Germany and France united in fury over U.S. spying accusations
BRUSSELS (Reuters) - German and French accusations that the United States has run spying operations in their countries, including possibly bugging Chancellor Angela Merkel's mobile phone, are likely to dominate a meeting of EU leaders starting on Thursday.
The two-day Brussels summit, called to tackle a range of social and economic issues, will now be overshadowed by debate on how to respond to the alleged espionage by Washington against two of its closest European Union allies.
Representatives of both Merkel and French President Francois Hollande said the two would hold a one-on-one meeting ahead of the 1500 GMT start of the summit to discuss the espionage issue.
For Germany the matter is particularly sensitive. Not only does the government say it has evidence the chancellor's personal phone was monitored, but the very idea of bugging dredges up memories of eavesdropping by the Stasi secret police in the former East Germany, where Merkel grew up.
Following leaks by data analyst Edward Snowden, which revealed the reach of the U.S. National Security Agency's vast data-monitoring programmes, Washington finds itself at odds with a host of important allies, from Brazil to Saudi Arabia.
In an unusually strongly worded statement on Wednesday evening, Merkel's spokesman said the chancellor had spoken to President Barack Obama to seek clarity on the spying charges.
"She made clear that she views such practices, if proven true, as completely unacceptable and condemns them unequivocally," the statement read.
White House spokesman Jay Carney said Obama had assured Merkel that the United States "is not monitoring and will not monitor" the chancellor's communications, leaving open the possibility that it had happened in the past.
A White House official declined to say whether Merkel's phone had previously been bugged. "I'm not in a position to comment publicly on every specific alleged intelligence activity," the official said.
German Foreign Minister Guido Westerwelle has summoned the U.S. ambassador to Berlin to discuss the issue.
Germany's frustration follows outrage in France since Le Monde newspaper reported the NSA had collected tens of thousands of French phone records between December 2012 and January 2013.
President Francois Hollande has made clear he plans to put the spying issue on the summit agenda, although it is not clear what that will ultimately achieve.
While Berlin and Paris are likely to find sympathy among many of the EU's 28 member states, domestic security issues are not a competence of the European Union. The best that may be hoped for is an expression of support from leaders and calls for a full explanation from the United States.
"Between friends, there must be trust. It has been shaken. We expect answers from Americans quickly," European commissioner for financial regulation Michel Barnier, a Frenchman, said in a message on Twitter.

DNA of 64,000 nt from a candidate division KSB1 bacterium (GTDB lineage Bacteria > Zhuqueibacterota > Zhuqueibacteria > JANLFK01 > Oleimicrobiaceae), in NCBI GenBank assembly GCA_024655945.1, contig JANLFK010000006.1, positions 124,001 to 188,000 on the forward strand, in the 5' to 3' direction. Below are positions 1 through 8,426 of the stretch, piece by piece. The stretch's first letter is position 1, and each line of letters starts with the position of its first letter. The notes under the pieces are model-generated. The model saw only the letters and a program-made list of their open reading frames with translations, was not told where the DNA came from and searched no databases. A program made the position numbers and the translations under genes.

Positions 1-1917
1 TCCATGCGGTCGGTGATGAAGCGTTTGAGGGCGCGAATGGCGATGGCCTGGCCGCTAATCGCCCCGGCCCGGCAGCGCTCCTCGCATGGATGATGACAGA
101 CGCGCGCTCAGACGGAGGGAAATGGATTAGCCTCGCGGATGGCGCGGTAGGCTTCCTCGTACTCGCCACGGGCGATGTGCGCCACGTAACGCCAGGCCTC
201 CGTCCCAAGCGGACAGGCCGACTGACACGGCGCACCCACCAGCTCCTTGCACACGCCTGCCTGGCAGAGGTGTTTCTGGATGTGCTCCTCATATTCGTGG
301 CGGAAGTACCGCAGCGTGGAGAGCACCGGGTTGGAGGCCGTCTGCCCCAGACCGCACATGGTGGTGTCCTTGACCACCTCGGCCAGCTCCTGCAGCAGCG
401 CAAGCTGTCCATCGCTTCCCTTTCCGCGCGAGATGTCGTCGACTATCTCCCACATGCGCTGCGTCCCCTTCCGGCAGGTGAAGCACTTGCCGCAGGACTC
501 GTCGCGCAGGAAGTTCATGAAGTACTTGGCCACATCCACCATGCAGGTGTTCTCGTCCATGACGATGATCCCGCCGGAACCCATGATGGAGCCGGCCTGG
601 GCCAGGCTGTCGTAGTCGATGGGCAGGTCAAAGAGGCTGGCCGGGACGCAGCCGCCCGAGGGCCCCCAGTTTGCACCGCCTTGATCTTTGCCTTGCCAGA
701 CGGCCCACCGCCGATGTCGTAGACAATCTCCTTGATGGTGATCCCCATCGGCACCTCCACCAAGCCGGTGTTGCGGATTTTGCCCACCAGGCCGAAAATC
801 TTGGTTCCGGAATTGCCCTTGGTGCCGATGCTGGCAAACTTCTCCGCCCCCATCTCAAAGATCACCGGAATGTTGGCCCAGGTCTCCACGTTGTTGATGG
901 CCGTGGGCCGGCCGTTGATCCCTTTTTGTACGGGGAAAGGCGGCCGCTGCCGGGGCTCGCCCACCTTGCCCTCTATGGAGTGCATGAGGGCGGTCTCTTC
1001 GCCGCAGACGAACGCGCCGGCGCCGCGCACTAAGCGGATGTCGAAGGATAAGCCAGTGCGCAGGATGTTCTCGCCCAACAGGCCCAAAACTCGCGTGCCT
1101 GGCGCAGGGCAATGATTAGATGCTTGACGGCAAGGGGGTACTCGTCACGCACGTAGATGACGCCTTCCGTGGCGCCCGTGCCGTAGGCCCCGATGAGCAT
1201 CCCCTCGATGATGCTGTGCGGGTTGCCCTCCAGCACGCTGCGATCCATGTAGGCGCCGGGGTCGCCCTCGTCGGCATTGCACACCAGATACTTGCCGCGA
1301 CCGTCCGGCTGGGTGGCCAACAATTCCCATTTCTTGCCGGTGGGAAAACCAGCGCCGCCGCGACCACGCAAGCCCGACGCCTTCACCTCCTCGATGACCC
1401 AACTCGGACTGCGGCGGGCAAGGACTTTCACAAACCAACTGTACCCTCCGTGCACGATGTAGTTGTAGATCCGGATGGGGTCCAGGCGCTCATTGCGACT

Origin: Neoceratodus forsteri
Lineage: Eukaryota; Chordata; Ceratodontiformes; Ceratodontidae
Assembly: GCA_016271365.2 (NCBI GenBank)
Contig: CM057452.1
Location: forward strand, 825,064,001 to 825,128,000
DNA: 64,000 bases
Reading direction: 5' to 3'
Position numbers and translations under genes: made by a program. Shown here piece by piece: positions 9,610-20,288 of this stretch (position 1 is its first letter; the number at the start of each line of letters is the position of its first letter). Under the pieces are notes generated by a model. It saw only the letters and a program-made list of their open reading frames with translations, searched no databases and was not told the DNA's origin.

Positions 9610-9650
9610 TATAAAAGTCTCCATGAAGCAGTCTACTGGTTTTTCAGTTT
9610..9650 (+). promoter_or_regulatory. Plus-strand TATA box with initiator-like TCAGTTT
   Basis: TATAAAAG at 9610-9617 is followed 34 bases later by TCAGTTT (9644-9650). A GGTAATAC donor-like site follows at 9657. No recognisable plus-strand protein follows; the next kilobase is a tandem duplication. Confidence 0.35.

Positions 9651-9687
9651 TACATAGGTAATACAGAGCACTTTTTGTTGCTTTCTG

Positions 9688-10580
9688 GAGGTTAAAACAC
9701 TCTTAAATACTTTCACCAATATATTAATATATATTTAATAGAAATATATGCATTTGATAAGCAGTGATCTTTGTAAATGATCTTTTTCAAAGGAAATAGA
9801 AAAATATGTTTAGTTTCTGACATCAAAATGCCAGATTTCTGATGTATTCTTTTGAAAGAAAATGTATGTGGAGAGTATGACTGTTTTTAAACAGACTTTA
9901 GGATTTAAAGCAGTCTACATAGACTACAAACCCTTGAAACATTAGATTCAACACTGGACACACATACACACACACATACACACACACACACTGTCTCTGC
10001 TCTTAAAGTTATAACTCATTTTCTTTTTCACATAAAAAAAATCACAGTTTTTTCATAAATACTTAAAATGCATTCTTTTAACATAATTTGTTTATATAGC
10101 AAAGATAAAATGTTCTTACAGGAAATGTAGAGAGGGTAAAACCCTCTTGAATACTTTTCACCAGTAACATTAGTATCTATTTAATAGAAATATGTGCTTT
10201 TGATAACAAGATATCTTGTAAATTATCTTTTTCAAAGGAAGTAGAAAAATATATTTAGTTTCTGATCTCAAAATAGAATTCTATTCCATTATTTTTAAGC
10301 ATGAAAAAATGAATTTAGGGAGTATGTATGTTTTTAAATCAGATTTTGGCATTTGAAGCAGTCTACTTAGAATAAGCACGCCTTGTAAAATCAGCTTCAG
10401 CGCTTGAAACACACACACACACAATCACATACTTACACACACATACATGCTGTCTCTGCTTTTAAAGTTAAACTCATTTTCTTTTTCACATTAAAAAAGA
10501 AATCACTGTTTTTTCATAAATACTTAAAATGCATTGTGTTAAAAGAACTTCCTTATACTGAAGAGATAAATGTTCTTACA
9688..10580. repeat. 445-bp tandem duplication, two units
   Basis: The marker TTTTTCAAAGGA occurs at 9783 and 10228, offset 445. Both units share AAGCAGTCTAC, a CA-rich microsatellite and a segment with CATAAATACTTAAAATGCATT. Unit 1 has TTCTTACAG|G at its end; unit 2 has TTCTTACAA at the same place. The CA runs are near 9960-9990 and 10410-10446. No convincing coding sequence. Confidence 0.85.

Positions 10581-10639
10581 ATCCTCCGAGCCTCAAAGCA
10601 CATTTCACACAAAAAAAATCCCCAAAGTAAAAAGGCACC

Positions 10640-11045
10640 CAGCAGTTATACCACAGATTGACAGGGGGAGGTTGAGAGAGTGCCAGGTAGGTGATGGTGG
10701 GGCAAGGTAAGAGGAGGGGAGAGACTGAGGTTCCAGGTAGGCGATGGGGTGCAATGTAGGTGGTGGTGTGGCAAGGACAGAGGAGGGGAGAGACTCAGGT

DATA PRIVACY RULES
The furore over the alleged espionage could encourage member states to back tougher data privacy rules currently being drafted by the European Union. The European Parliament this week approved an amended package of legislation that would overhaul EU data protection rules that date from 1995.
The new rules would restrict how data collected in Europe by firms such as Google and Facebook is shared with non-EU countries, introduce the right of EU citizens to request that their digital traces be erased, and impose fines of 100 million euros or more on rule breakers.
The United States is concerned that the regulations, if they enter into law, will raise the cost of doing business and handling data in Europe. Google, Yahoo!, Microsoft and others have lobbied hard against the proposals.
Given the spying accusations, France and Germany - the two most influential countries in EU policy - may succeed in getting member states to push ahead on negotiations with the parliament to complete the data regulations and make them tougher.
That could mean an agreement is reached early next year, with the laws possibly coming into force in 2015. For the United States, this could substantially change how data privacy rules are implemented globally.
It may also complicate relations between the United States and the EU over an agreement to share a large amount of data collected via Swift, the international system used for transferring money electronically, which is based in Europe.
Among the revelations from Snowden's leaks is that the United States may have violated the Swift agreement, accessing more data than it was allowed to.
The European Parliament voted on Wednesday to suspended Swift and the spying accusations may make EU member states support a firm line, complicating the United States' ability to collect data it says is critical in combating terrorism.
Despite the outrage in Paris and Berlin, the former head of France's secret services said the issue was being blown out of proportion and no one should be surprised by U.S. spying.
"I'm bewildered by such worrying naivite. You'd think the politicians don't read the reports they're sent - there shouldn't be any surprise," Bernard Squarcini told Le Figaro.
"The agencies know perfectly well that every country, even when they cooperate on anti-terrorism, spies on its allies. The Americans spy on us on the commercial and industrial level like we spy on them, because it's in the national interest to defend our businesses. No one is fooled." (Writing by Luke Baker; additional reporting by Madeline Chambers and Noah Barkin in Berlin, Julien Ponthus and Andreas Rinke in Brussels, and Alexandria Sage in Paris; editing by David Stamp)
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